the foundational research into information processing in advertising was devoted toward
dening various hierarchy-of-effects models (e.g. Krugman, 1965; Preston, 1982) that
conceptualized the steps consumers take in making purchasing decisions. Subsequent
work began to focus on the role of emotions; (Rodgers, Thorson, & Jin, 2009). Relevant
to this study is work that has explored how the type and format of ads affect cognitive
processes. Rodgers and Thorson, for example, in articulating their Interactive Advertising
Model (2000) predicted that different ad formats result in different processing and
outcomes. People may, for example, process ads as information or entertainment and
may not distinguish between news and advertising messages in terms of how they
process and make use of information (Sundar, 1999).
Given the body of work that suggests people often fail to see native ads as actual
advertising, the following hypothesis is formed:
H1: Ad type will have minimal effect on credibility judgments toward the news site.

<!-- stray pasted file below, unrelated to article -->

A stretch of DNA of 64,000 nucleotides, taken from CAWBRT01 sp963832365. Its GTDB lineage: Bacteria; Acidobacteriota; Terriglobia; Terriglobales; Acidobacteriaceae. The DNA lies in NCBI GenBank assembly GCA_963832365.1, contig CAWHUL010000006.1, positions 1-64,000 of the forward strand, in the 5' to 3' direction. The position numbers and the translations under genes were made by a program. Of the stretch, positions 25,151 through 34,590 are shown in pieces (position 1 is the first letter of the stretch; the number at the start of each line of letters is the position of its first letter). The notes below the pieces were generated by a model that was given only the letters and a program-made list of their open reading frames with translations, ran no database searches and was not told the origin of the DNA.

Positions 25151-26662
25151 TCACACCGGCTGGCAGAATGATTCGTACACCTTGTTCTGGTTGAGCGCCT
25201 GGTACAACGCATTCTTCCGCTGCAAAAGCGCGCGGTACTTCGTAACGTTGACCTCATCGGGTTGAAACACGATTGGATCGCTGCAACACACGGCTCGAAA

One common critique voiced about the increased interest in native advertising is that it
blurs or ignores the traditional line between advertising and editorial content and thus
risks undermining audience trust. Prensky (2001) popularized the idea that there are
stark differences in how younger people, or “digital natives,” and older people, or “digital
immigrants,” use and process digital media. Since, there has been considerable debate
over the idea. Selwyn (2009) suggested that young people’s use of digital media is more
varied and less spectacular than Prensky suggests.
Studies have reached different conclusions as to whether reliance on online information
affects credibility perceptions. Flanagin and Metzger (2000) found an inuence but
Johnson and Kaye (2002) found that reliance on internet information did not inuence
credibility perceptions.
Nonetheless, younger news consumers may well be more comfortable with advertising
schemes that ignore this line as they have grown up in a world where movies, reality
television, and social media sites have long used integrated advertising schemes such
as product placement and branded content to fund their content. Thus, the following
hypothesis is offered: